18. MikeD says:

    Ok. Let them have the ECU and 1000cc Cap. BUT… can we return to running 2Smokes(EFI this time around) & 4Strokes togheter, more than 4 cylinders, NO LIMIT fuel capacity, more than one tire brand and compound ?

    Moto2 COULD BE THE GREATEST RACE but at the CORE is nothing but a frigging “CBR600RR on crack cocaine NASCAR ” or “HONDA 500″ . Sadly seems to be making money and entertaining the crowds.

    BUT No thanks. I want MotoGP Races to remain like a RACE OF THE GODS ON THEIR FRIGGIN MADE OF UN-OBTANIUM CHARIOTS pulled by 250hp 16-18k rpms THOROUGHBREDS…not some weedy crappy street/production engine thinking it’s Superman.

  19. L2C says:

    Dave why don’t you simply argue in favor of MotoGP sans prototypes. Would be much easier than saying that Honda’s argument is specious, when it is more true that they are being misunderstood.

    Bottom line: Honda has no interest in forming a partnership with Magnetti Marelli. They also have no interest in developing electronics for their road bikes from data gleaned from Magnetti Marelli’s ECU. Why should they, when they are clearly competent enough to research and develop their own. And I think the success of Honda speaks more in favor of their approaches to motorcycle problem solving than against it. Granted, Honda is just like any other company when it comes to building bikes. They source out the areas that they are not particularly good in, especially with their high end machines. Suspension, brakes, etc.

    However, when it comes to racing Honda clearly are in the lead as far as electronics are concerned, and regardless of how poorly they have stated their case for being against a spec ECU, it cannot be overlooked that the company is literally on the leading edge of electronics development in MotoGP. To me, it’s clear that Honda doesn’t want to lose the investment that they have already put into developing those electronics. And since Honda is a Japanese company that is completely in tune with Japanese customs and culture, they probably don’t relish the thought, and therefore want to avoid, laying off perfectly competent software engineers. It’s a lose, lose, lose situation for Honda should a spec ECU be required. Requiring them to use a spec ECU is clearly, to them, asking too much.

    Sure, I’d like MotoGP to be more spectacle with more passing and all the other stuff, but lumping the blame onto a single company because of their size and influence is not going to solve any problems. Dorna and financially challenged teams need to either become more creative in finding financing, or Dorna needs to ban prototypes altogether.

    The future is electronics. If the F1 standard is open electronics, then it doesn’t make sense for F1 and MotoGP to be compared at all. And comparing the two has been the standard chorus from the spec-ECU cheerleading squad for quite some time. It simply doesn’t work to tout MotoGP as being on the bleeding edge of technology if the aim is to have it be anything but that.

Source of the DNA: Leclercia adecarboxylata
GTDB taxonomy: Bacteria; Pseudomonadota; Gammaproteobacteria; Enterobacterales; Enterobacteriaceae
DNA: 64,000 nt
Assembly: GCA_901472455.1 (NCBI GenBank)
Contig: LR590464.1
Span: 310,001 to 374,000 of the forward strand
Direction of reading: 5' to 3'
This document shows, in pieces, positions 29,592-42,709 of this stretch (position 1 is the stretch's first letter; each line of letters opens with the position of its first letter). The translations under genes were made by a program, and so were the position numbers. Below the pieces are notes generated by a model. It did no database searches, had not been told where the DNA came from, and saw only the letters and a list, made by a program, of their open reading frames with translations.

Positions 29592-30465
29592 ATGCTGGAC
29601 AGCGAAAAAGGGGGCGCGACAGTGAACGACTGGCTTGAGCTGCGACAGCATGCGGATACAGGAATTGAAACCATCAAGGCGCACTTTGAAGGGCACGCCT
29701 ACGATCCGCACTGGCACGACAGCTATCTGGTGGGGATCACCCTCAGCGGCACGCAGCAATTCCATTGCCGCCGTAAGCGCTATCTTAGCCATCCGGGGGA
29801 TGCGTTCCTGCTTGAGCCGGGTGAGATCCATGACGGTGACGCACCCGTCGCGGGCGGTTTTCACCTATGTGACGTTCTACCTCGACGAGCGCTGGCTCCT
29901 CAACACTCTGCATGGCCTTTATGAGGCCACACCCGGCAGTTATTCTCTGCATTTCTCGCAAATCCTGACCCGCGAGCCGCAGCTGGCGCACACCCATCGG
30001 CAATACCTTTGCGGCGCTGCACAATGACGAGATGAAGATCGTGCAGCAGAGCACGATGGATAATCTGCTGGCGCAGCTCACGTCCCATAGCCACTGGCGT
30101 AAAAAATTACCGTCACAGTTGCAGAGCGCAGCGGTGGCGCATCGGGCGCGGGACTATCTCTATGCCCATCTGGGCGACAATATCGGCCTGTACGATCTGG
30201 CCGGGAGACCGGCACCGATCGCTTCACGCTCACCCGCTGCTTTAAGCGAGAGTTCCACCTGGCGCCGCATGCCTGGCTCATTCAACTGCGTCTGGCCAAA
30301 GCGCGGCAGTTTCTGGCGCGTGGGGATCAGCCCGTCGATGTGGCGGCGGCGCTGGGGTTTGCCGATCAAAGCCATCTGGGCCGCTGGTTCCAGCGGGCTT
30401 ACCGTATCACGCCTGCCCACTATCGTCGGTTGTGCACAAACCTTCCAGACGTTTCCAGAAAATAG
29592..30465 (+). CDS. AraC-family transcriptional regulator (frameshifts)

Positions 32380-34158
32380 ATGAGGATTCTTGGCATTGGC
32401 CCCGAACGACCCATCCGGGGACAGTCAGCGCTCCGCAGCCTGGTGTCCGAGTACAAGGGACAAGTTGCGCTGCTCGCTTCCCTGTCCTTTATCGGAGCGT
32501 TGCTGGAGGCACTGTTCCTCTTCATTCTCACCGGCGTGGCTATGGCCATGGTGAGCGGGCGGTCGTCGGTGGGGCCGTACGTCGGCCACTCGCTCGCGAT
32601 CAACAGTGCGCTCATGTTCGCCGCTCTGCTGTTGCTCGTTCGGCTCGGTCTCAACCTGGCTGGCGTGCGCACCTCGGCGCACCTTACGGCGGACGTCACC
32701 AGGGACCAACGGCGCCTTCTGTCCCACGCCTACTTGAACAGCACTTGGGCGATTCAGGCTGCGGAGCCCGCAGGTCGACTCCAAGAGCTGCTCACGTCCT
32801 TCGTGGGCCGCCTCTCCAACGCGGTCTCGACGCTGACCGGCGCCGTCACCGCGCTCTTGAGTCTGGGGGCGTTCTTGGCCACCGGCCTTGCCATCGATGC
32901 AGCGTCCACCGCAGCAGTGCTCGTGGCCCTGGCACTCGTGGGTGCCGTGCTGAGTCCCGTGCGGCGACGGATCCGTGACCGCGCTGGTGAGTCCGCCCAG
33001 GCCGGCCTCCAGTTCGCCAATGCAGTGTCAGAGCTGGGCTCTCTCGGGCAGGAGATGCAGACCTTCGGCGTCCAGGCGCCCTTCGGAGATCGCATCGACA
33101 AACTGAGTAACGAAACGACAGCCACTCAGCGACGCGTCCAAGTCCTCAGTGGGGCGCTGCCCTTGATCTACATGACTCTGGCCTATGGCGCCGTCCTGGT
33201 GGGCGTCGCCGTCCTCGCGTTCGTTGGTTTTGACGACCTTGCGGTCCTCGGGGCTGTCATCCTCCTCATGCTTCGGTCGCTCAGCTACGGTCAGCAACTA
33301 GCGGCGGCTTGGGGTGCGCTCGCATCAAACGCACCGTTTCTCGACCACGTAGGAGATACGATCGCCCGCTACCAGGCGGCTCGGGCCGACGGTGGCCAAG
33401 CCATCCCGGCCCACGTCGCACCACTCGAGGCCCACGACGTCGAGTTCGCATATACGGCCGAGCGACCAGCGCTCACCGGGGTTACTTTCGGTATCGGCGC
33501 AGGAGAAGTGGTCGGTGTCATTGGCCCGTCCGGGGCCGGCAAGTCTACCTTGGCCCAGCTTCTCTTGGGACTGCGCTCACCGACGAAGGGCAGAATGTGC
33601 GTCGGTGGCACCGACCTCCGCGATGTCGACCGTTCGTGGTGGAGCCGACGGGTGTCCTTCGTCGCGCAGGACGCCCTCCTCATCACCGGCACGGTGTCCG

20. Phil Pfeiffer says:

    Any lack of interest in Moto GP has nothing to do with tires, fuel capacities or electronics.

    Thes people are are grasping at straws to cover the fact that they are un able to successfully market the product they have been hired to promote.

    Fire them ALL.

  21. L2C says:

    And yes, why not ban ECU altogether if it is altogether too expensive for MotoGP? Probably because Dorna wants to preserve MotoGP’s elite status in some fashion. No ECU and no prototyping pretty much means MotoGP would become glorified SBK.

  22. MikeD says:

    @L2C:

    U bring some valid points to consider.

  23. Old Baldy says:

    We have to remember that MotoGP has NEVER been unlimited, “bring your best to the party” racing. Ever. Or we would not limit the weight, or the number of cylinders, or ban turbochargers or superchargers, or the fuel capacity, or ban two-strokes, or limit the engines to 1000cc, or the cylinder bore to 81mm, or the number of engines allowed in a season, or ban rotaries, or the maximum fuel pressure, or gearboxes with more than 6 speeds, or twin-clutch gearboxes, or CVTs, or automatics, or the size of the brake rotors, or variable length exhaust systems, or titanium frames or forks or swingarm pivots or wheel axles, or pistons, blocks and heads made from any composite materials, or ensuring cranks and cams are ferrous metals only, or aluminum only brake calipers, or ANYTHING made from MMC or FRM materials, or hollow con rods, or electronic suspension or steering dampers, or GPS systems for engine control, or wheel sizes other than 16.5″, or the number of tires per event, or the amount of testing, or the fuel type, or the noise levels, etc, etc, etc.

    Do we REALLY think that adding a (very high spec) standard ECU to the bike will suddenly be catastrophic to “prototype” racing? Wow!